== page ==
After I finally got some sleep, I was able to return to the zone that I was finding increasingly difficult to maintain. I was once again the player with the skills that could draw crowds and make people submit. This day I even recall chasing a poker pro named James Souza from casino to casino. He was intentionally avoiding my formidable game and unintentionally strategic personality, in fear of embarrassment. I was purposely targeting him and trying to show him up because I remember watching him on TV during a WSOP tournament. He admitted that he did not want to play with me and my ego soared as I had a real poker pro submit to me. It wasn’t until later that I realized his decision was sagacity and not cowardice. He didn’t want to get into an ego battle and was able to walk away from a situation that was not financially in his favor. It was a lesson that I was too arrogant to keep with me at the time. Later, I was recruited by two young poker pros. It was then that I sold my integrity for the purpose of gaining advantage in the exploitative world of poker cheating.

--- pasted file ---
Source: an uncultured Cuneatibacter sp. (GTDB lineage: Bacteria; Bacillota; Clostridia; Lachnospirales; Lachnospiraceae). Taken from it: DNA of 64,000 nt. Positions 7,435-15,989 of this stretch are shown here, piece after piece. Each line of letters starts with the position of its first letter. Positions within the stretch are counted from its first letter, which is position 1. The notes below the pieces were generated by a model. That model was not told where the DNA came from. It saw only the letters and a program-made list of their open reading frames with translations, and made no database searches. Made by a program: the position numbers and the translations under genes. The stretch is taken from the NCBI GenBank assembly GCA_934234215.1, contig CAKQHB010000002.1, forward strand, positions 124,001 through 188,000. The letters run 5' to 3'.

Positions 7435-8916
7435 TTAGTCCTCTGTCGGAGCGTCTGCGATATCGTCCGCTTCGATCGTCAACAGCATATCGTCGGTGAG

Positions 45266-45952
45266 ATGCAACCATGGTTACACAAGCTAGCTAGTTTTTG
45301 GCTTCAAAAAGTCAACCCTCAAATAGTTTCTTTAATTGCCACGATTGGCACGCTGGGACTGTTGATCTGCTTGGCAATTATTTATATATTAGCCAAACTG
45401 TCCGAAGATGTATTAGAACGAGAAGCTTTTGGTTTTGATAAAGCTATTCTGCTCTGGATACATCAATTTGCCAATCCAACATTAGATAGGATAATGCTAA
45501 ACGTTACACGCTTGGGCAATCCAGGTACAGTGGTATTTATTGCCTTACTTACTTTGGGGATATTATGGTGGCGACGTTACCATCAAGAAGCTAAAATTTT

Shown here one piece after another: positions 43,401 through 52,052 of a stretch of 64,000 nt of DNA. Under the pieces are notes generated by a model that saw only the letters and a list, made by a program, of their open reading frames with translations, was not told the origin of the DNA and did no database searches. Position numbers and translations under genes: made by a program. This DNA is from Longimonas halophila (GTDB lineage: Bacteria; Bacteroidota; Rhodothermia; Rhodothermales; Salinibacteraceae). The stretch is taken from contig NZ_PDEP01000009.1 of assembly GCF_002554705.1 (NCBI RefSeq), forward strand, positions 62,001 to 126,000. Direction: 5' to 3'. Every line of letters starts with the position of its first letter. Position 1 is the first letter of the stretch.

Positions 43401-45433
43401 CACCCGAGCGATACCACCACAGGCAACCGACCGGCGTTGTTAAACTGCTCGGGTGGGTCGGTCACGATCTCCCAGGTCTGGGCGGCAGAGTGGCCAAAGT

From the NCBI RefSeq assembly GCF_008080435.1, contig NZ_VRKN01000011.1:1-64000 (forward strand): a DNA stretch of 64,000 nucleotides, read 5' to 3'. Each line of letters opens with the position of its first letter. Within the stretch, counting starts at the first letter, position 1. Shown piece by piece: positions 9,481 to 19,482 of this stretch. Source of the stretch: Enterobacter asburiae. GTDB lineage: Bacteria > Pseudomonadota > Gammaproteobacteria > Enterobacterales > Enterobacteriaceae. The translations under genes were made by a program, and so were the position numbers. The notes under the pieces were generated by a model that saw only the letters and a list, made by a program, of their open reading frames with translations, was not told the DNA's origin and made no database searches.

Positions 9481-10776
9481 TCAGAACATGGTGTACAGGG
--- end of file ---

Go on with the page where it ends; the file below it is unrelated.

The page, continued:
I know that cheating is prominent in the poker world, and can usually pick out a cheater immediately. I hated people that didn’t play the game by themselves, but realized the temptation to increase odds of making money was irresistible. I knew the locals who were playing together, but they never tried to work me. The downtown local style of cheating was pretty much routine and even though I thought about exposing people; I was instead sucked into a culture with no boundaries and a mob-like environment that destroys the very game that fuels my ambition. I kept silent about the cheating because people who expose cheating were isolated and looked down upon. I wish I could go back but unfortunately, I made a mistake and justified cheating.